There is a notion amongst many attorneys that the practice of law today should be no different than it was twenty years ago or even five years ago. Think about that for a minute. Twenty years ago you would have been hard pressed to find a law firm that had a fax machine. Ten years ago, most attorneys didn't know what the World Wide Web was let alone have a web site. Even just five years ago, most attorneys thought BlackBerries were just for making jam. To us, it is ignorant to think the way we practice law should stand still while the rest of civilization evolves.
Today's average juror has probably watched hundreds of hours of "Law and Order", "Dateline", "CSI", or any number of other shows which try to depict the justice system in a half hour sitcom. They will probably even remember watching OJ's glove not fitting, the trial over where to bury Anna Nichole, and Scott Peterson's death row conviction. Make no mistake, these T.V. shows constitute the average jurors education about the way the justice system works, no matter how unrealistic, dramatized, or sensationalized the T.V. producers make it out to be.
A juror expects to be captivated, entertained, and mesmerized by the evidence we present to them at trial. Even though jurors show up for duty with these expectations, real life just isn't that sexy, dramatic, or quick. If an attorney fails to meet these expectations, he will likely lose the both the juror's attention and his client's case. Today's jurors are too quick, too smart, and too busy to slow down for the country charm and style of Matlock.
When these issues are discussed amongst my colleagues I regularly hear them say, "Well, we still try cases the same way. It works ok for us. And you know, if it ain't broke, don't fix it."
I couldn't disagree more with that sentiment. Consider this: Have you ever heard anyone use the expression "If it ain't broke, don't fix it" who wasn't trying to justify mediocrity? The statement is the pure definition of mediocrity.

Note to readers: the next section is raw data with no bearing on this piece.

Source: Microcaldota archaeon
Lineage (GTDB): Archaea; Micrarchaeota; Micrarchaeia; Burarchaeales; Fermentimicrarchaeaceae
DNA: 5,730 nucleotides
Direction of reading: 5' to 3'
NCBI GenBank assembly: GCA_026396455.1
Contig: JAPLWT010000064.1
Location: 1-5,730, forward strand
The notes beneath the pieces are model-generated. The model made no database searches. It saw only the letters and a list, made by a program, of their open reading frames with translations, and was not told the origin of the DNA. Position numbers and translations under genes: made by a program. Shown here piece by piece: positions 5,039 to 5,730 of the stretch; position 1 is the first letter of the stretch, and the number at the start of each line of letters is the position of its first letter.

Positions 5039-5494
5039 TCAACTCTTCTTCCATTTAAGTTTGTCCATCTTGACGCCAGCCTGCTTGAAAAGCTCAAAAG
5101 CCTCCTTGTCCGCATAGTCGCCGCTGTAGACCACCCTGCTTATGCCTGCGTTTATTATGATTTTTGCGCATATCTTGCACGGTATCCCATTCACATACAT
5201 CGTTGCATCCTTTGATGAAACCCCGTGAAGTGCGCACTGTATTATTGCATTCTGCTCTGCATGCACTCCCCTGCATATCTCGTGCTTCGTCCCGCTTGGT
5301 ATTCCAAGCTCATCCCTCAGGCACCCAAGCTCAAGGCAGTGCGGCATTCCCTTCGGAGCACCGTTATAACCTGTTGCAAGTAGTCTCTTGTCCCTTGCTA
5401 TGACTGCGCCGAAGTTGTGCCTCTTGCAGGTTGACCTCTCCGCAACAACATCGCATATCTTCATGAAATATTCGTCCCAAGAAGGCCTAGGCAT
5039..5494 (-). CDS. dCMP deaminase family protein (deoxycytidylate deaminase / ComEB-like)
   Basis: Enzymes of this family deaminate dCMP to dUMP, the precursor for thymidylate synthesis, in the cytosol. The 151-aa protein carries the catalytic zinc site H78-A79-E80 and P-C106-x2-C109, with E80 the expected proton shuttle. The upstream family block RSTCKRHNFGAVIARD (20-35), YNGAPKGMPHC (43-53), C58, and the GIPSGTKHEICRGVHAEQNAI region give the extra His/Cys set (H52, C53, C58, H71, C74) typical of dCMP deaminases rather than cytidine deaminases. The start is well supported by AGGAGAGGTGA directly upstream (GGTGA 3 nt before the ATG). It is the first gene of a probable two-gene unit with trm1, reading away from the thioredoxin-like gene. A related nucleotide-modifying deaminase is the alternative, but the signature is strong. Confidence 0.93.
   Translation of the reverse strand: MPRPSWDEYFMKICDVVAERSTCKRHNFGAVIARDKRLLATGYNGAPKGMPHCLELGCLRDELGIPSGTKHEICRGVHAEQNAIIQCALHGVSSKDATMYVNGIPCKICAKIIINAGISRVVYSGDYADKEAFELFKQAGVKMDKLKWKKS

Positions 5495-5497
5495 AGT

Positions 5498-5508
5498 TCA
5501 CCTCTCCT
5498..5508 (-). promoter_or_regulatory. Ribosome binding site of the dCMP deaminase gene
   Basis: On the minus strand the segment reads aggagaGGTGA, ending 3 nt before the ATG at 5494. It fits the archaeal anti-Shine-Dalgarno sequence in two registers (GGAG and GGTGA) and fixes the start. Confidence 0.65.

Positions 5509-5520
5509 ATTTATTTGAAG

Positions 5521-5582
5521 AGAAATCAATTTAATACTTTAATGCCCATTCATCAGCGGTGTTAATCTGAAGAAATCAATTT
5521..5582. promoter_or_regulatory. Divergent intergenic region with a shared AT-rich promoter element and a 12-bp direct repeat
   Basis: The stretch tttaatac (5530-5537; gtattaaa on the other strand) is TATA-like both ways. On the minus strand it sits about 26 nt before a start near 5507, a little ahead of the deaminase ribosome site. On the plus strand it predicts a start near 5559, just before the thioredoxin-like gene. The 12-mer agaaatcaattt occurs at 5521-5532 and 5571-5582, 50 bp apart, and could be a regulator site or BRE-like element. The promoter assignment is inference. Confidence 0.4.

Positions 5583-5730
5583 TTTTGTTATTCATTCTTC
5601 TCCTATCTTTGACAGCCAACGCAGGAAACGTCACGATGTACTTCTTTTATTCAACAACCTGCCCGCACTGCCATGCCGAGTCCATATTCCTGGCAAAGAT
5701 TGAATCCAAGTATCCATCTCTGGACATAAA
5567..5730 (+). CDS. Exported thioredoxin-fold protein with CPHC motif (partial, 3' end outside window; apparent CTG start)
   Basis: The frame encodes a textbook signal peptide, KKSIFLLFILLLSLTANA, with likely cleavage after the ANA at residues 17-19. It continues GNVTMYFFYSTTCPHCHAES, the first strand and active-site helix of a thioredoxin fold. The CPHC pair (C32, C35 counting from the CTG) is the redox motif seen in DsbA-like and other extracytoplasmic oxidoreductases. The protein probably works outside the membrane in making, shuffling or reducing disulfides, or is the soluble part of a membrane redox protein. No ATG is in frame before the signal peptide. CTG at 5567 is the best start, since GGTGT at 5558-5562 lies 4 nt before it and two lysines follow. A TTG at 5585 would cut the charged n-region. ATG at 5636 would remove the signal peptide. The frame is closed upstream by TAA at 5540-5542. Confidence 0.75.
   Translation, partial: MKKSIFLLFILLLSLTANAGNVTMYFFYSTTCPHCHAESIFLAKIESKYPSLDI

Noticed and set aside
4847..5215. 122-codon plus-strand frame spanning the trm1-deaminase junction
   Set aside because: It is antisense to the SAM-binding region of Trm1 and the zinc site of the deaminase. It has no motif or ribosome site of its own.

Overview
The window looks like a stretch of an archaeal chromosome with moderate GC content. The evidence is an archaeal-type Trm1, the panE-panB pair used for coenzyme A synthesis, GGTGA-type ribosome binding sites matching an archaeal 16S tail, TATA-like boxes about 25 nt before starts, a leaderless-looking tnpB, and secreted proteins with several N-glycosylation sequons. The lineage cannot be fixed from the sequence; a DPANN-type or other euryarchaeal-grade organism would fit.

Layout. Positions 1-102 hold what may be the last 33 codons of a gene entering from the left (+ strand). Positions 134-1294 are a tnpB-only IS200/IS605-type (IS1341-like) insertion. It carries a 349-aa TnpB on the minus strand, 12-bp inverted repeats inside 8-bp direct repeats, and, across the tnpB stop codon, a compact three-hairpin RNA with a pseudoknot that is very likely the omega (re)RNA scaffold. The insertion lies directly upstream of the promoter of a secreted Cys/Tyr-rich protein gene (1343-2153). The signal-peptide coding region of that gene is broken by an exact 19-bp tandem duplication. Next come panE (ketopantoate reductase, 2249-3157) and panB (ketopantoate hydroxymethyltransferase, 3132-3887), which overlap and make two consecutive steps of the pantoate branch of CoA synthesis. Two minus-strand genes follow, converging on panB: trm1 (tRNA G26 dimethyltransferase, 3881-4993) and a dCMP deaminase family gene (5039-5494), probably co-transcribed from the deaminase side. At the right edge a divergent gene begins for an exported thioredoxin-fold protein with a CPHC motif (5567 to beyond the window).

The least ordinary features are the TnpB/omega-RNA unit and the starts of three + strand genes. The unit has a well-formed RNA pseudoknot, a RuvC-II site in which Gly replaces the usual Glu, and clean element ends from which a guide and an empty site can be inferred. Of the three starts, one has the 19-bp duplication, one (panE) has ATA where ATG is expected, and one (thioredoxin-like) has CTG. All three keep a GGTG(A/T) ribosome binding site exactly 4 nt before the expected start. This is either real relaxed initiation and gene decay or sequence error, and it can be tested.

A lawyer who uses this expression is actually saying: "I am a bore in the courtroom. I know it. I bore the judge, and I bore the jury. I get very marginal results in court, but I refuse to change. In fact, I fear change and would much prefer simply staying mediocre." Does that sound like anyone you would want championing your case? Well we don't think so either.
Our expression is "If it ain't broken - Break it!"
Some of the many ways in which we differ from other attorneys include: we video tape all depositions, we use our own in-house media studio to record and analyze focus groups for every major case, we utilize state of the art computer animations on PowerPoint, our exhibits are lively and interactive, and we use experts who get out of their chair and teach and engage the jury. To say the least, our tactics frustrate defense attorneys to no end and we captivate jurors every time.
By way of example, I recently represented a client at trial and was questioning his surgeon about the cortisone injections my client had received in his spinal cord. On paper the procedure sounds routine and uneventful. In reality the procedure can be painful and frightening. To demonstrate what my client went through I had the surgeon pull out the 8 inch needle required to complete the procedure and use me as a model bending over the table in the correct position so he could show the jury exactly where in my clients back he inserted that 8 inch needle. Having the surgeon get off the stand, pull out that monstrous needle and demonstrate the procedure captivated the jury better than any testimony from stand could have ever done. Yes, the opposing counsel objected but even the Judge was so captivated that he allowed the demonstration.
We were one of the first, if not the very first, law firms in Colorado to produce videos for our settlement conferences detailing the differences in our clients before and after their injury. Our productions look like a "48 Hours" series and help insurance company lawyers and adjusters understand the impact of the injuries on our clients and their families. In fact, these productions have become so successful that we have helped create an entire industry of companies who now produce these types of videos for other law firms.
At ANDERSON, HEMMAT & McQUINN, we have never been afraid of change. We find excitement in the challenges of staying on the cutting edge. We understand and accept that we cannot try a case like we did even 5 years ago. Our audience (the jury) expects us to stay sharp in our presentations. We recognize how important it is to our clients that we continue thinking outside-the-box and continue to be innovative. We feel "if it ain't broken", then it is our duty to our clients to break it.
Give us a chance with a free consultation to show you how much of a difference our unique approach to practicing law can make in your case.